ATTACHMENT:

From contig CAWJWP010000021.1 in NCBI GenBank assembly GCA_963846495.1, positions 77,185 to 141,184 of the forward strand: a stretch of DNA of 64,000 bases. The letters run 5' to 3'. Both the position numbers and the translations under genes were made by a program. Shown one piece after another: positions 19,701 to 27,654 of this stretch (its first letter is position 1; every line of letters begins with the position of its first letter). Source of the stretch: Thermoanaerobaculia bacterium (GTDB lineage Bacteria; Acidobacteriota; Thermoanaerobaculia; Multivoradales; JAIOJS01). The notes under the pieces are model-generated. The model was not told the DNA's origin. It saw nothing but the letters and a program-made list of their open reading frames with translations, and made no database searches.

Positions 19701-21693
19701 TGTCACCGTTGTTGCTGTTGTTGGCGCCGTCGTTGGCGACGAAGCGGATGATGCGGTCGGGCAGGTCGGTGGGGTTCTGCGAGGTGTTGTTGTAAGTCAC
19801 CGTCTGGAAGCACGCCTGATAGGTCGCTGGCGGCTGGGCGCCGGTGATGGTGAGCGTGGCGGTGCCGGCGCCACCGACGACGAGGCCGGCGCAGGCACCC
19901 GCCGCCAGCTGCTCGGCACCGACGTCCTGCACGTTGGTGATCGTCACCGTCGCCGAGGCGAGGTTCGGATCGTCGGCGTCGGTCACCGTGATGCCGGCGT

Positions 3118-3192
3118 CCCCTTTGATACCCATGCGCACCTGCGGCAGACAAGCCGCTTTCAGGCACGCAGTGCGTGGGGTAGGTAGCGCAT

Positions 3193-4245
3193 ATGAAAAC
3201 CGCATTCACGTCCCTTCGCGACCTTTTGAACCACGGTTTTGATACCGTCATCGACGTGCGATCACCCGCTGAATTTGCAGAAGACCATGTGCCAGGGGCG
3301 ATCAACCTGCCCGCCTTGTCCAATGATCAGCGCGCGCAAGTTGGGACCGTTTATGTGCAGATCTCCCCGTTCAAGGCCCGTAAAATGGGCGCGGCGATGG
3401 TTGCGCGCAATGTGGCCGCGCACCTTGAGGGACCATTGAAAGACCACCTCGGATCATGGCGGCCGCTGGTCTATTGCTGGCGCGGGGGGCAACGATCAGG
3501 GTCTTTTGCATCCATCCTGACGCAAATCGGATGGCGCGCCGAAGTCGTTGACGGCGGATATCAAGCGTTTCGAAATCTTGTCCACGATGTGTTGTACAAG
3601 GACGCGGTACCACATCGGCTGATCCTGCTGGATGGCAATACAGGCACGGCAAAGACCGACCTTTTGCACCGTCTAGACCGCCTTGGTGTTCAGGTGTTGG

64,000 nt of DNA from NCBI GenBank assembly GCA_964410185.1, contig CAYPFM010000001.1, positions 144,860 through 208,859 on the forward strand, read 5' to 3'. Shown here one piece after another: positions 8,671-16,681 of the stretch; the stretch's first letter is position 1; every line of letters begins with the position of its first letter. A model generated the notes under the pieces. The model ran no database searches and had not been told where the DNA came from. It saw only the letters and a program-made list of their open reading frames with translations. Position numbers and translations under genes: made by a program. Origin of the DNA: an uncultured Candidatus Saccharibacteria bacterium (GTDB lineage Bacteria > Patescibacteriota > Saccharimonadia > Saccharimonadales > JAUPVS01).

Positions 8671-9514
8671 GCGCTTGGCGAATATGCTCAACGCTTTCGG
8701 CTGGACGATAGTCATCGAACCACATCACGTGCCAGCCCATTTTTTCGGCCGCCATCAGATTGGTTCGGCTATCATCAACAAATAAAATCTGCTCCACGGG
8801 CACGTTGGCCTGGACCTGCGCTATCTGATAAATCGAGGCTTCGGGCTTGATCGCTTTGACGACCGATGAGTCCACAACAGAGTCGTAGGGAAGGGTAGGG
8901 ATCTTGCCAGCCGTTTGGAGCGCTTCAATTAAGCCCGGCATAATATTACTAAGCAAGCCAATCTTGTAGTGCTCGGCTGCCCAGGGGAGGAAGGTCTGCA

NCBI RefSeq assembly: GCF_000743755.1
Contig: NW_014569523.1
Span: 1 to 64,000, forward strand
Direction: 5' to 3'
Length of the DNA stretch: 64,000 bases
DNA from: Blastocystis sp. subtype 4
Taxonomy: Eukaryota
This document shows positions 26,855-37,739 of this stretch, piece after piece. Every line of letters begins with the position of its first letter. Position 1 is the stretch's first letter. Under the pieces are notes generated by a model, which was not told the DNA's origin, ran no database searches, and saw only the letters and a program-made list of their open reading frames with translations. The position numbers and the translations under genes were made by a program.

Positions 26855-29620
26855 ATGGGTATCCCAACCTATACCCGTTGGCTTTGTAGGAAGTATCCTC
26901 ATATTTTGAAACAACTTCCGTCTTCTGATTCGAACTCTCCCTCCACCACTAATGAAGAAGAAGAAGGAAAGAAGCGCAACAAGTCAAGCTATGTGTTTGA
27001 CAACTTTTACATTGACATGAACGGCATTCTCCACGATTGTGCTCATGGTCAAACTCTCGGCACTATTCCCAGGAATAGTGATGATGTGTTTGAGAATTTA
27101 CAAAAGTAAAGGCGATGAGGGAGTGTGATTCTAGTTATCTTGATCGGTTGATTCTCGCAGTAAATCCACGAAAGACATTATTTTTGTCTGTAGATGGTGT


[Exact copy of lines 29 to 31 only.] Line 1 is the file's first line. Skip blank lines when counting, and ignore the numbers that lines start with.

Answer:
Positions 26855-29620
26855 ATGGGTATCCCAACCTATACCCGTTGGCTTTGTAGGAAGTATCCTC
26901 ATATTTTGAAACAACTTCCGTCTTCTGATTCGAACTCTCCCTCCACCACTAATGAAGAAGAAGAAGGAAAGAAGCGCAACAAGTCAAGCTATGTGTTTGA